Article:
Philly prisons still jam-packed, but not as badly as before

 An inmate wearing a orange jumpsuit is seen chained up in the transition area that leads to the maximum security facility of the prison. (Bas Slabbers/for NewsWorks)

An inmate wearing a orange jumpsuit is seen chained up in the transition area that leads to the maximum security facility of the prison. (Bas Slabbers/for NewsWorks)

Philadelphia’s prisons are less crowded than they used to be, but some of the progress Mayor Michael Nutter made early in his tenure has been reversed in recent years.

Second in an occasional series

When Mayor Michael Nutter first took office, more than 9,000 inmates jammed Philadelphia’s prison system on a daily basis. That’s 2,500 more people than those prisons were built to hold.

“We incarcerate far too many people,” said David Rudovsky, a civil rights lawyer in Philadelphia. “It costs us a huge amount of money.”

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City officials expect to spend more than $240 million this fiscal year on the prison system.

Rudovsky said there’s a human cost to the city’s crowded jails, too.

“You’ve got to envision what it is to be three persons in a very small cell,” said Rudovsky. “The person sitting on the floor, his head is about six inches from the toilet. There’s no room for anybody to move in that cell. We have documented cases where people are not provided adequate medical care because the numbers of inmates are too high.”

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Early in Nutter’s tenure, the prison population started falling dramatically. By the beginning of 2011, the number of inmates fell to just below 7,700, still slightly over capacity, but much better.

Tom Innes, an attorney in the Philadelphia public defender association, which has a history of pulling no punches in criticizing Nutter, said the mayor deserves a lot of credit for reining in the prison population early on.

“When Mayor Nutter came in, he put into place one person after the next who have just done a lot of innovative thinking about how to get people out of jail,” he said. “A lot of getting into the weeds in terms of who is in jail to get an idea of ‘Why are they in jail? Do they need to be in jail? Can we figure out ways to get them out of jail without risking the safety of the community?'”

Criminal justice experts said other factors contributed to the drop, from District Attorney Seth Williams’ “smart on crime” approach to a change in Pennsylvania law that sent inmates with longer sentences to state prison instead of city jails.

Beginning in mid-2011, though, the city’s jail population started to creep up again. Throughout 2013, the prison system was back to being about 2,500 hundred inmates over capacity.

Crackdown fills cells

Experts said this happened for two reasons: First, Philadelphia created a Bench Warrant Court to crack down on fugitives. And second, to fight the city’s gun violence epidemic, Nutter asked the courts to set higher bails for suspects caught with illegal guns.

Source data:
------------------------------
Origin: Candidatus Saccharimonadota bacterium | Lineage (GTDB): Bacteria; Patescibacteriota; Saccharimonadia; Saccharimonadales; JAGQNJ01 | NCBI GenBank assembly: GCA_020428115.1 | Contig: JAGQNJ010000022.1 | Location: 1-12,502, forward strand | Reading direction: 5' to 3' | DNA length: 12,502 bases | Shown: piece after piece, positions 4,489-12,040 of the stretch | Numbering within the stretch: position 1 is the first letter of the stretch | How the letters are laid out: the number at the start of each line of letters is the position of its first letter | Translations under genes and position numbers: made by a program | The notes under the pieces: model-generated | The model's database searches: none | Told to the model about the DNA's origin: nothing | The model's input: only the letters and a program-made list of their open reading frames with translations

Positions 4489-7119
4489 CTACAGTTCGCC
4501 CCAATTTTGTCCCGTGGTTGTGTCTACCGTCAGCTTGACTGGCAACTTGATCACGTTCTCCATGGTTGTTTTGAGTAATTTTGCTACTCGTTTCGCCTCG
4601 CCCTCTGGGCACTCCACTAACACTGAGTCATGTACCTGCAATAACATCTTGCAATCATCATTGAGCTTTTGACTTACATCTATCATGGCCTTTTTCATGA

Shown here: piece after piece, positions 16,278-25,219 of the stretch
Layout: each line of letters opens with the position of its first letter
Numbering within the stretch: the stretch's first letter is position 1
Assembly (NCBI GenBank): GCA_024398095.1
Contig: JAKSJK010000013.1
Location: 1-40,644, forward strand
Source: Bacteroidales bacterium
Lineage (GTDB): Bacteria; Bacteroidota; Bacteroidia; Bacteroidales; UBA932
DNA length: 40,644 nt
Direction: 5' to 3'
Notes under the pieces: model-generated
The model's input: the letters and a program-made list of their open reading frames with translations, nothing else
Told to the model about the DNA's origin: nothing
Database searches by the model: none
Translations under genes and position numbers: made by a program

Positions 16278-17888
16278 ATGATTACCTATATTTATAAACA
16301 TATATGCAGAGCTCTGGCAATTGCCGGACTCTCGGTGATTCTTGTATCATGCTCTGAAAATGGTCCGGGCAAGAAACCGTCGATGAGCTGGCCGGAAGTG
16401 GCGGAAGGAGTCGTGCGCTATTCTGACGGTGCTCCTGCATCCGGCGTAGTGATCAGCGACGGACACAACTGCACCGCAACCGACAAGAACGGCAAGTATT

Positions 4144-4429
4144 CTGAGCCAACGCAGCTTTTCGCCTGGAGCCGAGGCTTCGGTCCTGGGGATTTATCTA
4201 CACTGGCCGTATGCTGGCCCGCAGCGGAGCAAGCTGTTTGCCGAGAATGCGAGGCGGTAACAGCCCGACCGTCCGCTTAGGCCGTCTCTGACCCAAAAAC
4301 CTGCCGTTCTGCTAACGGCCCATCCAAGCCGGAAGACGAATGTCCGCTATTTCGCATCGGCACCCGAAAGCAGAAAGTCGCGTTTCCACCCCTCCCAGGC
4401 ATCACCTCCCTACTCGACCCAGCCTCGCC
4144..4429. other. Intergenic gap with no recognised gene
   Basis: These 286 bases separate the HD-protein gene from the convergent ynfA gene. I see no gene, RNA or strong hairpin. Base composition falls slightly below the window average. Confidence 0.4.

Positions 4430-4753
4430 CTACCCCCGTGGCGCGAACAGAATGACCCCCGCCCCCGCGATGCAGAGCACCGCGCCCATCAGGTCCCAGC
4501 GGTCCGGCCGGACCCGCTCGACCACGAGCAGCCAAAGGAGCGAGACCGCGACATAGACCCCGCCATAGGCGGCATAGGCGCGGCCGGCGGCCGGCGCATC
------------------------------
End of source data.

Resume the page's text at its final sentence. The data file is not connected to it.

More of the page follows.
“It caused a spike in the number of people that were being held in jail,” said Everett Gillison, Nutter’s chief of staff. “But we were willing to trade that particular piece in order to make sure that we would bring down the incidents on the street of people getting shot and people getting killed. A year later, we had the lowest number of homicides in the city’s almost 40- or 50-year history.”

But Innes of the public defender association said setting higher bails for those charged — but not yet found guilty of — possessing illegal guns is unlawful.

“I don’t think the state of Pennsylvania or the city of Philadelphia has gotten that,” he said. “They don’t get it. It’s not constitutional to set bail only to punish people for being arrested.”

Over the past year, the prison population has dropped somewhat. But as of December, the city’s jails were still 1,700 inmates over capacity.

Full jails = good politics

Rudovsky, the civil rights lawyer, has sued the city government multiple times during the last few decades over its crowded jails. That record doesn’t make him optimistic about what the city’s next mayor will do to bring down the population, given the messages candidates use to gain votes.

“‘Re-elect me. I’ll lock up as many people as I can. The only way to keep us safe is to lock up a lot of people for a long time,'” he said. “That’s a message that politicians love to run on, and so for someone to buck that trend would be pretty unusual.”

But Ed McCann, the city’s first assistant district attorney, is more optimistic that the new mayor could make a difference — if the new administration takes a serious look at the impact of the war on drugs on the city’s prison population.

“Having been at this for 25 years, I really have a viewpoint that there at least needs to be a conversation about the way we prosecute, investigate, arrest on the narcotics cases,” he said. “I don’t think anybody’s necessarily afraid of the conversation or not willing to have it. I think it’s more a product of people’s day-to-day getting in the way of taking a look at the long view. So that could be something that whoever takes over from Mayor Nutter should really think about.”

Whether that successor does will have a big impact on prisoners and taxpayers alike.

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